I have previously spoken briefly about transgressive behavior in relation to performance and femininity, so today I will discuss this subject in relation to agency within the solo and collaborative creative process and performance. As I write, I have in mind a process that results in product, where “theatre is a frame (game) constructed so that people can look at other people” (Etchells, 2004), i.e. – the audience looking at the performer, whilst also acknowledging that performance is not complete without the presence of an audience. I aim to keep this brief offering one key point across both scenarios.


As you will have read in previous blogs, I have discussed subjectivity in performance a lot. I see it as a place for complete self-expression, understanding and reflection. However, as Cvejic (2015) expresses, solo performers must, at times, interiorize emotion in order to complete the artistic process. What this means is that, even though the solo performer maintains a tremendous amount of control over the practice, the gaze of audience must be taken in to account when showing the product. E.g., the audience cannot see the work for what it was intended to be if the solo performer lets their current state interfere with and override the intended atmosphere of the work. Let me expand, if a performer was having a really shit day or she has had a massive change in thinking since the original conception of the work, she still has to present the work as if nothing has happened. This presents a difficulty for the performer / choreographer whereby a complexity of subjectivity and self- objectification occurs. On one hand, there is a want and need to reject objectifying behavior by choosing solo work as a format for expression, but there is also a need to convey an idea or a message to an audience in an effective way.  With this in mind, I see the most potent deviation of the solo performer is to maintain inherent control over the entire process whilst taking a risk that allows current state of feeling and knowledge to remain present (not something I have mastered in the slightest, but it is worth thinking about). Oh, and not giving too much attention to audience perception of work in its original state, but thinking about how current feelings about work when sprinkled into the way you perform the way, can enhance the way the message is percieved.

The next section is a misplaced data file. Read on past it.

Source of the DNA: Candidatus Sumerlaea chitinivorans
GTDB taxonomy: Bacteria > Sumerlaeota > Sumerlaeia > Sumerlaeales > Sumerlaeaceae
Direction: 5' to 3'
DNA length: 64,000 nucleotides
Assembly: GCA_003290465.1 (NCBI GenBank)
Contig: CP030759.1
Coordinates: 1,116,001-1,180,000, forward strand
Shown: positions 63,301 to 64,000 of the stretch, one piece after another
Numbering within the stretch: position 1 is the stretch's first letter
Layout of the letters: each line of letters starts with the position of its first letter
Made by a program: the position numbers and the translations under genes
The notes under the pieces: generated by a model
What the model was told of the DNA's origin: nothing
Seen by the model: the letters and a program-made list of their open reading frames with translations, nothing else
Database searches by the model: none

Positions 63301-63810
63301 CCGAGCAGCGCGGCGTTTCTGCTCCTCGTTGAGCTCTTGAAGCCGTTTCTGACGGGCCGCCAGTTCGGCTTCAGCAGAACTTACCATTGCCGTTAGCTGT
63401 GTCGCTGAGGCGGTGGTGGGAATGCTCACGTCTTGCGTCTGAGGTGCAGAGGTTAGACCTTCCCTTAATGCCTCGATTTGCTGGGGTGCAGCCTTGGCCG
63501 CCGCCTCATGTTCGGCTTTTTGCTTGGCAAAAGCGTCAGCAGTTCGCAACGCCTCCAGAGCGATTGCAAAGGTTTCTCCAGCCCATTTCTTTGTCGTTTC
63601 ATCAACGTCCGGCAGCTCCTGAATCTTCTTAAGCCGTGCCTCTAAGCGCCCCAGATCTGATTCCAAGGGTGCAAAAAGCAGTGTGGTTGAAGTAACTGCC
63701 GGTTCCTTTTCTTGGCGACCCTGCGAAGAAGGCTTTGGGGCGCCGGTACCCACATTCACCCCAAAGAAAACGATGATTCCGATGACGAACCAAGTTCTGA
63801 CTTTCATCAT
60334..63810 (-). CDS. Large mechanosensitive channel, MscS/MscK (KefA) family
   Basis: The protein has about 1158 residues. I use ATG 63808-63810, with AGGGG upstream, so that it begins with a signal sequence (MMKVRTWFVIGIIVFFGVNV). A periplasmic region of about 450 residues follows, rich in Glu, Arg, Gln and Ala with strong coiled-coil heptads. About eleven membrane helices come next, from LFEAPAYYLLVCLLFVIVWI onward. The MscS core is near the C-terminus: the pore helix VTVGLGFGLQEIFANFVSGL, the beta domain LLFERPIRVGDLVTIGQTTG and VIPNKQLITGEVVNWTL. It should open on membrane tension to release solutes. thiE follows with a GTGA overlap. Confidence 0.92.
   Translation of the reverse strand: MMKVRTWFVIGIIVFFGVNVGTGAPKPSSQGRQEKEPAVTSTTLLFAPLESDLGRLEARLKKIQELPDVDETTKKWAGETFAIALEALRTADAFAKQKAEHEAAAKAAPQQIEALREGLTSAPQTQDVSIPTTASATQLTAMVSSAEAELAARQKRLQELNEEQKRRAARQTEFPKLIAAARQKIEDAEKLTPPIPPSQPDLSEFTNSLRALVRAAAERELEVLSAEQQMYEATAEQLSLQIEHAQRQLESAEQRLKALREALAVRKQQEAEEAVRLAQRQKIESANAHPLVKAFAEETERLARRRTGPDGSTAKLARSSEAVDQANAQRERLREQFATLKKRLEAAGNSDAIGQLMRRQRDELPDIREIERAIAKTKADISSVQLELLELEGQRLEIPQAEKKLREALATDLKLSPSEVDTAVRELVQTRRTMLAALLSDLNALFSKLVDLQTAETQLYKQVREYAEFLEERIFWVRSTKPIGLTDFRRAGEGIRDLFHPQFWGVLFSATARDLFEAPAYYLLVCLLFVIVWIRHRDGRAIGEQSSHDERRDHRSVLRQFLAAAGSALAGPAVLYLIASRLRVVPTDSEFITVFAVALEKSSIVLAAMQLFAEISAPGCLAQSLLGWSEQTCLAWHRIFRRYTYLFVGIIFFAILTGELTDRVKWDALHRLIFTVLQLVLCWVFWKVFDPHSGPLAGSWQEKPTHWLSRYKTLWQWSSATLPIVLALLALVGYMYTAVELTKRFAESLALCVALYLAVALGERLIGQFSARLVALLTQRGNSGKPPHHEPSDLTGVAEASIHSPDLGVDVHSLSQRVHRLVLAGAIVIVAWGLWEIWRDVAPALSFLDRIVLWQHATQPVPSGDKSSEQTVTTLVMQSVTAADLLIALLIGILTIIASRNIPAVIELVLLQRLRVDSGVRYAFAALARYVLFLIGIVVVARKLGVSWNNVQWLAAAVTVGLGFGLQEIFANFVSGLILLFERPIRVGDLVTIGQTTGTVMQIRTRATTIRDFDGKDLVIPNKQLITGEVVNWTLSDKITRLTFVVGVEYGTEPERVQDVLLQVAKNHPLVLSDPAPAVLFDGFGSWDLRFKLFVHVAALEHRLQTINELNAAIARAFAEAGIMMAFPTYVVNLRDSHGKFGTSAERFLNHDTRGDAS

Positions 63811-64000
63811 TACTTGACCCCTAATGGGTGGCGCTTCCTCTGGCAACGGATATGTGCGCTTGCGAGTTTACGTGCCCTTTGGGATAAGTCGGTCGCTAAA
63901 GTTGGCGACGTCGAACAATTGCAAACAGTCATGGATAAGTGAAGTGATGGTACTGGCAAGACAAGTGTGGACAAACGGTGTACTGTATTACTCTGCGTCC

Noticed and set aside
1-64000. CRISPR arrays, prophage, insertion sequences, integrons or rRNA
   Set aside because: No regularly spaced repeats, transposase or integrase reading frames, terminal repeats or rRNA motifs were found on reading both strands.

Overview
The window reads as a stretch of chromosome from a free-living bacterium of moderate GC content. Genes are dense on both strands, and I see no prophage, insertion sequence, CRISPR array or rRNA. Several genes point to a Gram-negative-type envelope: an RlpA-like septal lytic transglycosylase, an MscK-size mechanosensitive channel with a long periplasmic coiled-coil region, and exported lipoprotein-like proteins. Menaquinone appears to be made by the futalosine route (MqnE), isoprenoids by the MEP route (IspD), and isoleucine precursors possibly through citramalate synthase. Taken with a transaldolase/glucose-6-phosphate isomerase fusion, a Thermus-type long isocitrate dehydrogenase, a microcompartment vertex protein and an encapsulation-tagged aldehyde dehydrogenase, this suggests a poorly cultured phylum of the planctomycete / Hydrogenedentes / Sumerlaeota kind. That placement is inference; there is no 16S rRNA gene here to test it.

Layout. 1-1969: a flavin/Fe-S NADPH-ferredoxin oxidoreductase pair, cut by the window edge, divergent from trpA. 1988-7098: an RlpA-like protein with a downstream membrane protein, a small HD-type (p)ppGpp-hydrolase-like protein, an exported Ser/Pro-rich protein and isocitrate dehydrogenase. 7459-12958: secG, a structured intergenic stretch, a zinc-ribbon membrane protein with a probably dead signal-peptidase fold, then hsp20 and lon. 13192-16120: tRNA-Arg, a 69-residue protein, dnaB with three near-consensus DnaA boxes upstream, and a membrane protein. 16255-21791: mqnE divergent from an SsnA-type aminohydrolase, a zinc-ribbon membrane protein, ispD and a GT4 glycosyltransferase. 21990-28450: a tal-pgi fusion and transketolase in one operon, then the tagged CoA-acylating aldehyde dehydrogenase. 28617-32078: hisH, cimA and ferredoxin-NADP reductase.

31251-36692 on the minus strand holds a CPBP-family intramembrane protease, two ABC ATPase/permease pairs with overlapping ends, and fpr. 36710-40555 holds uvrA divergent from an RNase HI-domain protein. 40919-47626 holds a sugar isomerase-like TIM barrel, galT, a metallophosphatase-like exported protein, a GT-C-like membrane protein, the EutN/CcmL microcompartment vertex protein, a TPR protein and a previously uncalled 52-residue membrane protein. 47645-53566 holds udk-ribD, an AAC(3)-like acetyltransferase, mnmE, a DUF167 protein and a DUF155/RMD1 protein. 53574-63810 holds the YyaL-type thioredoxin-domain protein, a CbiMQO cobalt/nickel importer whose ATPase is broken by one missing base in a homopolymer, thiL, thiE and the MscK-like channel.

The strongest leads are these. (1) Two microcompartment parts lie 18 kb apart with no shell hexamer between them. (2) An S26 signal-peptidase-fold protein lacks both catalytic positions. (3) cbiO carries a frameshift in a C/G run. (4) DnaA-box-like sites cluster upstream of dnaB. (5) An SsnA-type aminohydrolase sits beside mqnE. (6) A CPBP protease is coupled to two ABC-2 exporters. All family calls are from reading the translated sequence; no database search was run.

To encapsulate a spectrum of agency within a collaborative choreographic process, where movement is to remain organic, raw and intentional, the director must not be protective over their ownership of the work, and instead, encourage creativity from each angle. Their role switches from one perspective, to the amount of performers in the space. Each person can offer a unique lens with a different body of experience. This can only enrich the process, not take away from what was originally intended. However, to acknowledge the texture and physicality of each person individually, without a set agenda, it could potentially transgress against the nature of contemporary dance (which, is essentially a deviation from traditional dance anyway). Take Xavier Le Roy, for instance, he allows any form of expression to emerge during his process and is thus not restricted to “contemporary dance”, even though what his work has to offer is firmly situated in movement and choreographic practice. The process, in a sense, is the work. A deviation in collaborative process then is quite simple and similar to the solo process, and that is to, treat each body as a body of knowledge that can be used as stimulation for the work. As Fraleigh (2000) puts forward, the experience of dance in its process and production should be drawn from the voice of the dancer and the choreographer. So, again, the choreographers and performers should not worry about audience response as they will recieve and relate either way.

Other examples of transgressive behavior in choreography can be repetitive use of stillness, extreme slow dynamic, lack of transition, not offering audience insight into the work; no program notes, no name of work or performer, or, if we shift to sexual deviancy, dance with a pole, dance in an erotically suggestive way, or finally, two women could dance together to resist or to make fun of an aesthetic that has been branded as soft pornography.

I will discuss more about audiences on the next blog, but in the meantime, you can see my daily updates by following me on Instagram, Twitter or Facebook

Rowena x